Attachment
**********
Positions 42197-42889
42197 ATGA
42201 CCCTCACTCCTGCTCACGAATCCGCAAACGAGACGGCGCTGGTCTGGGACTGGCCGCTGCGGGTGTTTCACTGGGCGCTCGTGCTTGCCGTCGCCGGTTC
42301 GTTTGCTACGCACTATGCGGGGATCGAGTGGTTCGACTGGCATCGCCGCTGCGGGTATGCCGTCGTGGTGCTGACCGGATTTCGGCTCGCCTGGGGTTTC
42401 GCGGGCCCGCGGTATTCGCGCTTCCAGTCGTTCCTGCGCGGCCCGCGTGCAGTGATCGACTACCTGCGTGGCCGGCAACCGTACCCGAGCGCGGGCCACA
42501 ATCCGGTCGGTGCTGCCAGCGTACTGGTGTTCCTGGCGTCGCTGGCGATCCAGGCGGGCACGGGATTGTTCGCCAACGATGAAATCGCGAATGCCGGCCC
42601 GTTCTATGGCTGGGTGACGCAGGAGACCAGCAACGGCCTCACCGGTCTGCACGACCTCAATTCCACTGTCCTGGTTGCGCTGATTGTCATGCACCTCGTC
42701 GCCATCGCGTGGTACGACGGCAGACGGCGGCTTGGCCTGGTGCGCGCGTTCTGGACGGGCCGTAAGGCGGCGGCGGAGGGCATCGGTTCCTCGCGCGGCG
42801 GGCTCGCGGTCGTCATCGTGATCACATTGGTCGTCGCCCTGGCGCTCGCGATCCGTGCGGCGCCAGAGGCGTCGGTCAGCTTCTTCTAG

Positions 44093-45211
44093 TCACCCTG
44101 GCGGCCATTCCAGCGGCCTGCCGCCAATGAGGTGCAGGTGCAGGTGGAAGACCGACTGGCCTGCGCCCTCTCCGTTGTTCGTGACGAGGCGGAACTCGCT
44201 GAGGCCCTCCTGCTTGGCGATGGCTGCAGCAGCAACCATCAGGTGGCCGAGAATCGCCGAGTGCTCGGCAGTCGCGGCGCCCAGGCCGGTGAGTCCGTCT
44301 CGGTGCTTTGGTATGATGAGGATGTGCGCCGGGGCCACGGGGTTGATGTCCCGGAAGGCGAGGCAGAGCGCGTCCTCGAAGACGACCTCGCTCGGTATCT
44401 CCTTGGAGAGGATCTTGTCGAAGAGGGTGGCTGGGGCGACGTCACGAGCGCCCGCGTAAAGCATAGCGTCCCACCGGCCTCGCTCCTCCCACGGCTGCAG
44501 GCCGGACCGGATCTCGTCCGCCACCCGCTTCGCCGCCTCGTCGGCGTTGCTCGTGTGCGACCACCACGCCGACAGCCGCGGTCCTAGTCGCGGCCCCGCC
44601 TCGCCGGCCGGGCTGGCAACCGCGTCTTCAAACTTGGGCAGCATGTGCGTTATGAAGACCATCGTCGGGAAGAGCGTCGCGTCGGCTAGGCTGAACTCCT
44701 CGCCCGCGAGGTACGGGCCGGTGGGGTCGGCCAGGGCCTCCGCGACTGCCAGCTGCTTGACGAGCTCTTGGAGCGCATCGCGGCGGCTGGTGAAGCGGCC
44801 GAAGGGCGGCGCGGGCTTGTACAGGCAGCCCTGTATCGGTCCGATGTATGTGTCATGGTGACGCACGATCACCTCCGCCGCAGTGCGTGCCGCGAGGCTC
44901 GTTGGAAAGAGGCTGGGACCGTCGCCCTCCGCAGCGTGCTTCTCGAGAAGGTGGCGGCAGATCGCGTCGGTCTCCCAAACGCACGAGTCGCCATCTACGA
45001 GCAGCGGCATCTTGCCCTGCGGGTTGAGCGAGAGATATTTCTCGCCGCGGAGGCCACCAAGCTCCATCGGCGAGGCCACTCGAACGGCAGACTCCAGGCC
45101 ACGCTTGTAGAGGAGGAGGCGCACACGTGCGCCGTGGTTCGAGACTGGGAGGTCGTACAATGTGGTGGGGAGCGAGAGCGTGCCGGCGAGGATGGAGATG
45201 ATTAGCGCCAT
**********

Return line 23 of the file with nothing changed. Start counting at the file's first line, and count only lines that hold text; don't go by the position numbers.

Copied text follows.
45201 ATTAGCGCCAT